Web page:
How Your Diet Impacts Stroke Risk   

How Your Diet Impacts Stroke Risk

Clinical Contributors to this story:
Madhav Upadhyaya, M.D.

There are certain stroke risk factors you can’t change, like your age or family history, but altering lifestyle habits, such as making dietary improvements, may significantly decrease your risk.

“Diet can be an important, powerful tool to reduce your risk of stroke,” interventional cardiologist, Madhav Upadhyaya, M.D. “What you eat has a notable impact on your overall health and stroke risk.”

Which foods may increase stroke risk?

Certain staples of the standard American diet are high in fat or nutrient-poor. When eaten regularly, they may increase your risk of stroke.

These foods include:

  • Meat, including red meat and processed meat, which are high in saturated fat. They may raise cholesterol levels and increase heart disease risk, raising stroke risk.
  • Full-fat dairy products, including butter and cheese, which are high in saturated fat.
  • Sugary sweets, including soda, energy drinks, cookies, cakes and candy. They affect blood-sugar levels and may lead to diabetes, which increases stroke risk.
  • Foods high in salt, including chips, pretzels and many processed foods. Salt may raise your blood-pressure levels, increasing your risk of stroke.

Which foods may reduce stroke risk?

Following a nutrient-dense, plant-based diet may help to lower stroke risk. Fruits, vegetables, nuts and other foods contain vitamins, minerals, fiber and healthy fats.

“When you focus on eating plant-based options, you make healthier choices,” Dr. Upadhyaya says. “You’re likely to crowd out saturated fats, salt and sugar from your diet.”

Following a plant-based diet doesn’t mean that you have to become a vegetarian. You may still eat meat, poultry or fish on occasion. 

“Some people who are almost vegetarians call their eating style a ‘plant-based diet,’” Dr. Upadhyaya says. “Others say that they’re following the Mediterranean diet.”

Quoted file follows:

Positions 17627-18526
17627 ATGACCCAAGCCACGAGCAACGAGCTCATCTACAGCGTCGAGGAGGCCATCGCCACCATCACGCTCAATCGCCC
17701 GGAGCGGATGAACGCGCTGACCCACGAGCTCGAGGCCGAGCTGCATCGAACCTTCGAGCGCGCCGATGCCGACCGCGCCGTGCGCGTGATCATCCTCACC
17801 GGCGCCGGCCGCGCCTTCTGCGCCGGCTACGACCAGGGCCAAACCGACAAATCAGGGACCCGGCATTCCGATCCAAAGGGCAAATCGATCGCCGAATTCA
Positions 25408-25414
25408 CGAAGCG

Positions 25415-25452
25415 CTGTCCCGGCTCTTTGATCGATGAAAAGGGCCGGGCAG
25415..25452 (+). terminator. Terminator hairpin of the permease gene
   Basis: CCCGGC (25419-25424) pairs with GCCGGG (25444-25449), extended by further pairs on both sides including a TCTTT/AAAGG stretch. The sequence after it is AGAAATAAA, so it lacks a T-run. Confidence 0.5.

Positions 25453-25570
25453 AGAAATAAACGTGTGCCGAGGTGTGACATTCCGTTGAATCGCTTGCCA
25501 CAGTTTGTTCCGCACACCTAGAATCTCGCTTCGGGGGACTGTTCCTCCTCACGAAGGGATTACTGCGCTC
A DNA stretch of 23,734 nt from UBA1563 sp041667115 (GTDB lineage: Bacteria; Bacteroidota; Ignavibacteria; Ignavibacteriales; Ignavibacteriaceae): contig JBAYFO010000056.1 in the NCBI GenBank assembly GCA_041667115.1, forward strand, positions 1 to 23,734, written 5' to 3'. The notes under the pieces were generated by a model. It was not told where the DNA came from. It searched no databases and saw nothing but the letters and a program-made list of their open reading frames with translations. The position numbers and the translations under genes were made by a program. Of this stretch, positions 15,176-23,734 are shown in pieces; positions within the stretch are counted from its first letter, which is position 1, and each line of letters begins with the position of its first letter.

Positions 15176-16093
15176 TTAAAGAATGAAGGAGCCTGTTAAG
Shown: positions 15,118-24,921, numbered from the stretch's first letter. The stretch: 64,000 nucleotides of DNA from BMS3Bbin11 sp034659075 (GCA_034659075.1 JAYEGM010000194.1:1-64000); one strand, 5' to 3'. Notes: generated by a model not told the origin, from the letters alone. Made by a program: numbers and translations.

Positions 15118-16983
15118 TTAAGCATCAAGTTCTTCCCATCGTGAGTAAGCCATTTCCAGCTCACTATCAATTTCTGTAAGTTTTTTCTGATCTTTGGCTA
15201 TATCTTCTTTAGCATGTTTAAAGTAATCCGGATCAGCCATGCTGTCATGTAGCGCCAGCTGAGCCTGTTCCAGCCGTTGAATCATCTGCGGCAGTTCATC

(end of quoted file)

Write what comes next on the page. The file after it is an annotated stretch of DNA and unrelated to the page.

To reduce your risk of stroke, add these foods to your diet:

  • Fiber-rich fruits and vegetables in a variety of colors 
  • Beans, which are low-fat, fiber-rich and nutrient-dense
  • Whole grains, rather than foods made with white flour
  • Nuts and seeds, which contain healthy fats and fiber
  • Low-fat or fat-free dairy products
  • Fish or shellfish
  • Olive oil and other healthy monounsaturated fats
  • Water, instead of soda or sweetened beverages

It’s often easier to change your diet gradually, rather than revamping everything at once. Try adding or subtracting one food at a time, so it isn’t overwhelming.

“Even picky eaters can improve their diets to decrease their stroke risk,” Dr. Upadhyaya says. “Adopting these habits should benefit your health in the short and long term.”

Lifestyle Habits That Affect Stroke Risk

Many habits that increase the risk of heart disease also increase stroke risk. These unhealthy lifestyle habits include:

  • Eating a diet high in calories, saturated fat, cholesterol and/or salt
  • Smoking
  • Being physically inactive
  • Drinking more than one (for non-pregnant women) or two (for men) alcoholic beverages daily

has shown that lifestyle changes have the ability to lower stroke risk. To reduce your risk of stroke, adopt healthier practices, such as:

  • Eating a healthy diet
  • Quitting smoking
  • Exercising daily
  • Limiting your alcohol intake

Next Steps & Resources:

The material provided through HealthU is intended to be used as general information only and should not replace the advice of your physician. Always consult your physician for individual care.


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